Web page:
Noisy trolleys roll bales of tobacco on and off the auction floors in Harare, Zimbabwe's capital. Here they call it "green gold." Some of the country's estimated 100,000 small-scale tobacco farmers look on, hoping for profitable sales.

Auctioneers, quoting prices at high speed, pace up and down rows of extra-large jute-covered bundles, with yellow tobacco leaves spilling out.

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Africa
5:02 pm
Wed June 17, 2015

Nigerians Express Outrage Over Parliament's 'Wardrobe Allowance'

Originally published on Wed June 17, 2015 6:27 pm

Copyright 2015 NPR. To see more, visit http://www.npr.org/.

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Goats and Soda
5:07 pm
Mon June 15, 2015

Zimbabwe To Street Vendors: Pack Up, Clean Up, Ship Out!

Street hawkers have taken over so many sidewalks in Harare's city center that some vendors are turning their cars into makeshift shops.
Tsvangirayi Mukwazhi AP

Originally published on Mon June 15, 2015 7:54 pm

"Where can I go now?" asks Temptation Tekera.

He is one of an estimated 20,000 street vendors in Harare, the capital city of Zimbabwe.

The vendors sell everything from sweet potatoes to new and used footwear to pirated CDs. Goods splay across the sidewalks, making it a minefield for pedestrians in a hurry.

Now the government wants the vendors to pack up their wares and register and pay rent for one of 6,000 places in designated zones. The deadline is June 26. The goal is to restore order to the once sedate city.

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Goats and Soda
5:59 pm
Wed June 3, 2015

How To Make A Living In Cash-Poor Zimbabwe

Fortunate Nyakupinda earns a living by selling secondhand clothes from the back of her car.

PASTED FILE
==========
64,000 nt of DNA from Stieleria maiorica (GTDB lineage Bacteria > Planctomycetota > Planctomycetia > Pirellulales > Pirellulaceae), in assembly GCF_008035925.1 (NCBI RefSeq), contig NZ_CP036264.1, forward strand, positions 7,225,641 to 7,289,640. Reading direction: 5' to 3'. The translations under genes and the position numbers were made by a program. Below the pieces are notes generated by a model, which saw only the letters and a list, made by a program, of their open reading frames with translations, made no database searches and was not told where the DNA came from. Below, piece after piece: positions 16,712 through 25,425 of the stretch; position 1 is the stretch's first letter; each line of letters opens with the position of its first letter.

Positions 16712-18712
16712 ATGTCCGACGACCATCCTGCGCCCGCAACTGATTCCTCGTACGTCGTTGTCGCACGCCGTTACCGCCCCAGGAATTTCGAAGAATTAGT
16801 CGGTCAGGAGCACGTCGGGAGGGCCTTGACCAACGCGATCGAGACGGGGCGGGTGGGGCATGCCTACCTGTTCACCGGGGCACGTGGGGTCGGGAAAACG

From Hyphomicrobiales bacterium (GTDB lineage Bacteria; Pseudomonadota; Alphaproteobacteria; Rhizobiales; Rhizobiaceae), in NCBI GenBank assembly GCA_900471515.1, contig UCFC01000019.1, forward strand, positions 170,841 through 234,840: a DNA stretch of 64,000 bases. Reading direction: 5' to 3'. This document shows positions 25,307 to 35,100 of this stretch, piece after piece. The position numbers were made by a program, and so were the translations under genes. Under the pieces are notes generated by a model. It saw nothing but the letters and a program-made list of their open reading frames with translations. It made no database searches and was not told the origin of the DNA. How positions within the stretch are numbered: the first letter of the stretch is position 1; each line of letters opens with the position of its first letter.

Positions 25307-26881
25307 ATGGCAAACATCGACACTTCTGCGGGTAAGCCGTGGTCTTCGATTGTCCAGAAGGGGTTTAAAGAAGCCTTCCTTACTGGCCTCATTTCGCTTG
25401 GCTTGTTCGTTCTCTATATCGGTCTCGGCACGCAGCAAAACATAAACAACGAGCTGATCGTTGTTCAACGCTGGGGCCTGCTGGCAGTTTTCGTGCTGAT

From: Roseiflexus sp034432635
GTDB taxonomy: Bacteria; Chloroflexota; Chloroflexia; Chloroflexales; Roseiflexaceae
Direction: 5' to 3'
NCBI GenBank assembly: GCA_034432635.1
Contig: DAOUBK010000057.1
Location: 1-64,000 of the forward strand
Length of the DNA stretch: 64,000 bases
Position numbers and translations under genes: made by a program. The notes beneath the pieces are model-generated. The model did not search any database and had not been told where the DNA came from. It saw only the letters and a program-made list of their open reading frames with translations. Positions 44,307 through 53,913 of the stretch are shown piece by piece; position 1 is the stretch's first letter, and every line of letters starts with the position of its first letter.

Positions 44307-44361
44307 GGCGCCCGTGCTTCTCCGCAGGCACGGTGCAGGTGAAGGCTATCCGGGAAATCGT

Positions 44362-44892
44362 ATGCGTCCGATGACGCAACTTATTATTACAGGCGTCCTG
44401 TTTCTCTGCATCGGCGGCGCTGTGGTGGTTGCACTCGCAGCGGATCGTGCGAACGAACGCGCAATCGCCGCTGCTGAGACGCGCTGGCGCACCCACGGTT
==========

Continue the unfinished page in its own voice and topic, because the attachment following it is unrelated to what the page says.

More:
Ofeibia Quist-Arcton NPR

Originally published on Wed June 3, 2015 7:01 pm

On May Day, Zimbabwe's information minister, Jonathan Moyo, posted a bleak tweet, listing what he described as his country's triple challenge after the economic crash of 2007-2008: "We've workers without work, we've lost the sense of labour value and we lack a strategy to create wealth."

Zimbabweans lament that life is tough and everything is expensive in their U.S. dollar-based economy.

So how do people get by?

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Africa
4:29 pm
Fri May 1, 2015

South African Government Denies Xenophobia Played Role In Man's Death

Originally published on Fri May 1, 2015 9:18 pm

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Africa
6:33 pm
Sun April 26, 2015

South Africa's Xenophobic Attacks 'Vile,' Says Zulu King Accused Of Inciting Them

Zulu King Goodwill Zwelithini, center, arrives at a Zulu gathering at a stadium in Durban, South Africa. Six people have died in anti-immigrant violence in the city in recent weeks, and another death has been reported in Johannesburg; Zwelithini is accused of inciting the attacks with incendiary comments, but says his remarks were taken out of context.
AP

Originally published on Mon April 27, 2015 12:36 am

Goodwill Zwelithini is the influential king of South Africa's Zulu nation. Comments that he made last month — when he reportedly said head lice should be squashed and foreigners should pack their belongings and leave the country — have been blamed for igniting attacks on foreigners, resulting in at least seven deaths. But Zwelithini denies inciting the violence.

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Africa
5:08 pm
Sun April 5, 2015

After Nigeria's Election, A Call For Unity

Originally published on Sun April 5, 2015 9:12 pm

Copyright 2015 NPR. To see more, visit http://www.npr.org/.

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Africa
8:01 am
Sat April 4, 2015

President-Elect Buhari Tells Nigerians Not To Expect 'Miracles'

Originally published on Sat April 4, 2015 10:30 am

Copyright 2015 NPR. To see more, visit http://www.npr.org/.

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Africa
6:47 am
Mon March 30, 2015

Voting In Nigeria Affected By Isolated Violence And Irregularities

Originally published on Mon March 30, 2015 12:33 pm

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Africa
5:05 am
Fri March 20, 2015

Nigerian Army Advances Against Boko Haram As Election Looms

Originally published on Fri March 20, 2015 6:55 am

Copyright 2015 NPR. To see more, visit http://www.npr.org/.